Thousands choosing computers over classroom

Photo by Christina Morillo on

Excerpts from the article by Cathryn Atkinson. The Globe and Mail. Toronto, Ont.: Apr 30, 2008. pg. S.3

Program offering distance-learning courses has nearly tripled its online student body since its launch less than three years ago Logging onto the computer at home is now the preferred method of education for thousands of British Columbian students who are abandoning bricks-and-mortar schools for Internet classrooms run by teachers kilometres away. The LearnNowBC program has almost tripled its online student body since it began less than three years ago, says Barry Anderson, executive director of the Virtual School Society, the non-profit agency that promotes the program for the Ministry of Education. About 17,000 students signed up for Kindergarten to Grade 12 distance-learning courses when the provincial government initiated them for the 2005-06 school year; the next academic year, 33,000 signed up. This year, the projected enrolment is 48,000, Mr. Anderson said

The program appeals to families who home school their children or travel for extended periods, students who want to take a course that is not offered at their local schools, adults who want to complete their secondary school education or upgrade qualifications, and young people who are either not succeeding at their local schools or are not challenged by the curriculum, Mr. Anderson said

Glen Jasechko, 17, is taking Grade 11 and 12 courses from his home in Victoria

“For me, normal school didn’t quite work out. The atmosphere and the amount of time it took to get between school and home was just oppressive,” he said. “I found I could complete the work at school quickly, but still needed to stay there and it was a waste of time.”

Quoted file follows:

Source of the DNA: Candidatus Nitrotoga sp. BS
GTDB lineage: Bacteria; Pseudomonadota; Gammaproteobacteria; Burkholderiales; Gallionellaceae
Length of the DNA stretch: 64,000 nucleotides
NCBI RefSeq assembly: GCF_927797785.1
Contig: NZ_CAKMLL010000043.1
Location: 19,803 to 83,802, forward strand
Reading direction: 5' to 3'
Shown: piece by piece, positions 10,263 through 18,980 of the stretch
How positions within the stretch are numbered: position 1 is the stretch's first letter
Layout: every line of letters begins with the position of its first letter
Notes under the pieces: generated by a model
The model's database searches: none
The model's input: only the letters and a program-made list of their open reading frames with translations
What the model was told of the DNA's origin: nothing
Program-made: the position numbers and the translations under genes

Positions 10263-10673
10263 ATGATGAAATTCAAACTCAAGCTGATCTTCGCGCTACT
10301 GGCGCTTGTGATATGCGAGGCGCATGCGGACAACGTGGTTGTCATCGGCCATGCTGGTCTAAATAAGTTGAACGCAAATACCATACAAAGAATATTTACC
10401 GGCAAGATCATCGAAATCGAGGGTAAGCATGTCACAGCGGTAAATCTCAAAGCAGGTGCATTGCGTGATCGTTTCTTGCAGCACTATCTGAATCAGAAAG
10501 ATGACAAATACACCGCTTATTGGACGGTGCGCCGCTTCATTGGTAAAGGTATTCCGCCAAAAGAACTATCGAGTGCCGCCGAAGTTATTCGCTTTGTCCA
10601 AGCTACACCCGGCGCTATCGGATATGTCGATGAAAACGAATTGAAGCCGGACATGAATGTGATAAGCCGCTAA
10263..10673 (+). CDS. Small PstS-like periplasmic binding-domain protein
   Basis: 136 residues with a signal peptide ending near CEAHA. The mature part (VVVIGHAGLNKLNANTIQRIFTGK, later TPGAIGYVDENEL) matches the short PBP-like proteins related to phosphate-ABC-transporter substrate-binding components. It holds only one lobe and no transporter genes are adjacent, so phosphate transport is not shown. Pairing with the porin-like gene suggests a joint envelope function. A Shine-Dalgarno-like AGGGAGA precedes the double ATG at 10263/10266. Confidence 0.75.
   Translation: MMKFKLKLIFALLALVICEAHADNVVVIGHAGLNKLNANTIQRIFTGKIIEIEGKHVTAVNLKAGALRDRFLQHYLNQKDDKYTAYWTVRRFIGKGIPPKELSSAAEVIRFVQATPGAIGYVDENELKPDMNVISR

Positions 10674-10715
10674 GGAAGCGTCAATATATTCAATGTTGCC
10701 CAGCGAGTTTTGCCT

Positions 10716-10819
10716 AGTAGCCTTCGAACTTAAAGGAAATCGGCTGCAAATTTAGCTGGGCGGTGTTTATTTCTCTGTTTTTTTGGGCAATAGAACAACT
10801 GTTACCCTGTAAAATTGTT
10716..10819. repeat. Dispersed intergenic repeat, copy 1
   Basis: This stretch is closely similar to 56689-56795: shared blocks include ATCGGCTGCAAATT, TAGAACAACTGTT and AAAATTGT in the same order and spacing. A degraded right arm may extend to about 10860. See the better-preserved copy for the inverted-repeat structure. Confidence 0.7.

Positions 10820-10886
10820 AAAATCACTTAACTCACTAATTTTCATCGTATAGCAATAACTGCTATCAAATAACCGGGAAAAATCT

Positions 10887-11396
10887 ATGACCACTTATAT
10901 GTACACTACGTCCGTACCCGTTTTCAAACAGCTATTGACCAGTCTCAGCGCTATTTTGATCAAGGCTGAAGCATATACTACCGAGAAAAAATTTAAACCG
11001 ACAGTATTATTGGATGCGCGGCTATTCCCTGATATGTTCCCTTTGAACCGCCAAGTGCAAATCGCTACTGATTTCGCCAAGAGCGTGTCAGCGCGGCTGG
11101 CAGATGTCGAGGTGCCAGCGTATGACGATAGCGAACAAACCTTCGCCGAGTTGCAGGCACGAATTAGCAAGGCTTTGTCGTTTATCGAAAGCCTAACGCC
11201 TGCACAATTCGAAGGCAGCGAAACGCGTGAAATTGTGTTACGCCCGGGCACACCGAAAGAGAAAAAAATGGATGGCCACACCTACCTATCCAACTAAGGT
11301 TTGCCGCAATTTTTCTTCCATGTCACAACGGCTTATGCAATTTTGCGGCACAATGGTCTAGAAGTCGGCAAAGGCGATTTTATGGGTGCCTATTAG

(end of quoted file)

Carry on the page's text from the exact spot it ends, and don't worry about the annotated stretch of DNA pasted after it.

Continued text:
“The onus is on the student. It’s very independent, and it is up to you to set up how and when you do the course,” he said. “If you request help you will get it immediately if you phone or e-mail.” And as soon as he is finished a course, he can start the next one: “You don’t go through that [long] break before the next semester starts.” While interaction with other students is lacking, Mr. Jasechko said his social life isn’t suffering. “The really important thing for me is having more time. It’s like every day is the weekend but a little bit of time is spent working, and then there is time to take up other projects or have a job.”

Kevin White, vice-principal of the SIDES program, which currently has 3,000 students… “We’re at the tipping point. Next year, one out of every five students in high school will be taking a course like this. It’s because of the flexibility of the program. The online medium is something they are comfortable with, and this can give them a chance to take a break in the day and work at night,” he said. “This generation of technically literate students is demanding that there is more online material, and we try to provide that.”

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